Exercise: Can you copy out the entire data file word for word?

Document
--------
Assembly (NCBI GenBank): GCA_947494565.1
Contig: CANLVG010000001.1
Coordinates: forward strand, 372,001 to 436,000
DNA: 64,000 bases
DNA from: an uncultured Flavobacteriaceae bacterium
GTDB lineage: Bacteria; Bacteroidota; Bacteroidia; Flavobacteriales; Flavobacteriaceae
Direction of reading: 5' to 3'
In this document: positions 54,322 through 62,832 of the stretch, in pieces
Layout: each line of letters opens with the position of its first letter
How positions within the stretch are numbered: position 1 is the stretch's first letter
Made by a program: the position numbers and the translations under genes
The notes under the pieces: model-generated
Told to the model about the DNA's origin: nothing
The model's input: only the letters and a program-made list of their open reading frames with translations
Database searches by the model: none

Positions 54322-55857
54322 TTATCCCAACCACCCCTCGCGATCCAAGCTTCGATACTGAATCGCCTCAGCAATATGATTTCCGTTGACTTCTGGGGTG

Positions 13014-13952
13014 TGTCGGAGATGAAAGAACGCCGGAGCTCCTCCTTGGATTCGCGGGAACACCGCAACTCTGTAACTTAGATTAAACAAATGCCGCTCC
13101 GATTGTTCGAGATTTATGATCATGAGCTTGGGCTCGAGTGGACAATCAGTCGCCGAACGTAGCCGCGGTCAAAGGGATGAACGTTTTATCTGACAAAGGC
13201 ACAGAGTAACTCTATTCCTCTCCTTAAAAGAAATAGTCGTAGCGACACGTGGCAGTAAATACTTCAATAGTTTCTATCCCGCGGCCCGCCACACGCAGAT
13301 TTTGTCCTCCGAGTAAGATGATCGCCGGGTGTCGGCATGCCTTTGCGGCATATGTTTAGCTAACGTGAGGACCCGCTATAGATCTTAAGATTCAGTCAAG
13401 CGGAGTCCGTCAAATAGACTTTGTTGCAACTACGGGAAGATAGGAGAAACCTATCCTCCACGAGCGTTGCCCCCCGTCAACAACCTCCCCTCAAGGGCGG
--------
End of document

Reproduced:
Assembly (NCBI GenBank): GCA_947494565.1
Contig: CANLVG010000001.1
Coordinates: forward strand, 372,001 to 436,000
DNA: 64,000 bases
DNA from: an uncultured Flavobacteriaceae bacterium
GTDB lineage: Bacteria; Bacteroidota; Bacteroidia; Flavobacteriales; Flavobacteriaceae
Direction of reading: 5' to 3'
In this document: positions 54,322 through 62,832 of the stretch, in pieces
Layout: each line of letters opens with the position of its first letter
How positions within the stretch are numbered: position 1 is the stretch's first letter
Made by a program: the position numbers and the translations under genes
The notes under the pieces: model-generated
Told to the model about the DNA's origin: nothing
The model's input: only the letters and a program-made list of their open reading frames with translations
Database searches by the model: none

Positions 54322-55857
54322 TTATCCCAACCACCCCTCGCGATCCAAGCTTCGATACTGAATCGCCTCAGCAATATGATTTCCGTTGACTTCTGGGGTG

Positions 13014-13952
13014 TGTCGGAGATGAAAGAACGCCGGAGCTCCTCCTTGGATTCGCGGGAACACCGCAACTCTGTAACTTAGATTAAACAAATGCCGCTCC
13101 GATTGTTCGAGATTTATGATCATGAGCTTGGGCTCGAGTGGACAATCAGTCGCCGAACGTAGCCGCGGTCAAAGGGATGAACGTTTTATCTGACAAAGGC
13201 ACAGAGTAACTCTATTCCTCTCCTTAAAAGAAATAGTCGTAGCGACACGTGGCAGTAAATACTTCAATAGTTTCTATCCCGCGGCCCGCCACACGCAGAT
13301 TTTGTCCTCCGAGTAAGATGATCGCCGGGTGTCGGCATGCCTTTGCGGCATATGTTTAGCTAACGTGAGGACCCGCTATAGATCTTAAGATTCAGTCAAG
13401 CGGAGTCCGTCAAATAGACTTTGTTGCAACTACGGGAAGATAGGAGAAACCTATCCTCCACGAGCGTTGCCCCCCGTCAACAACCTCCCCTCAAGGGCGG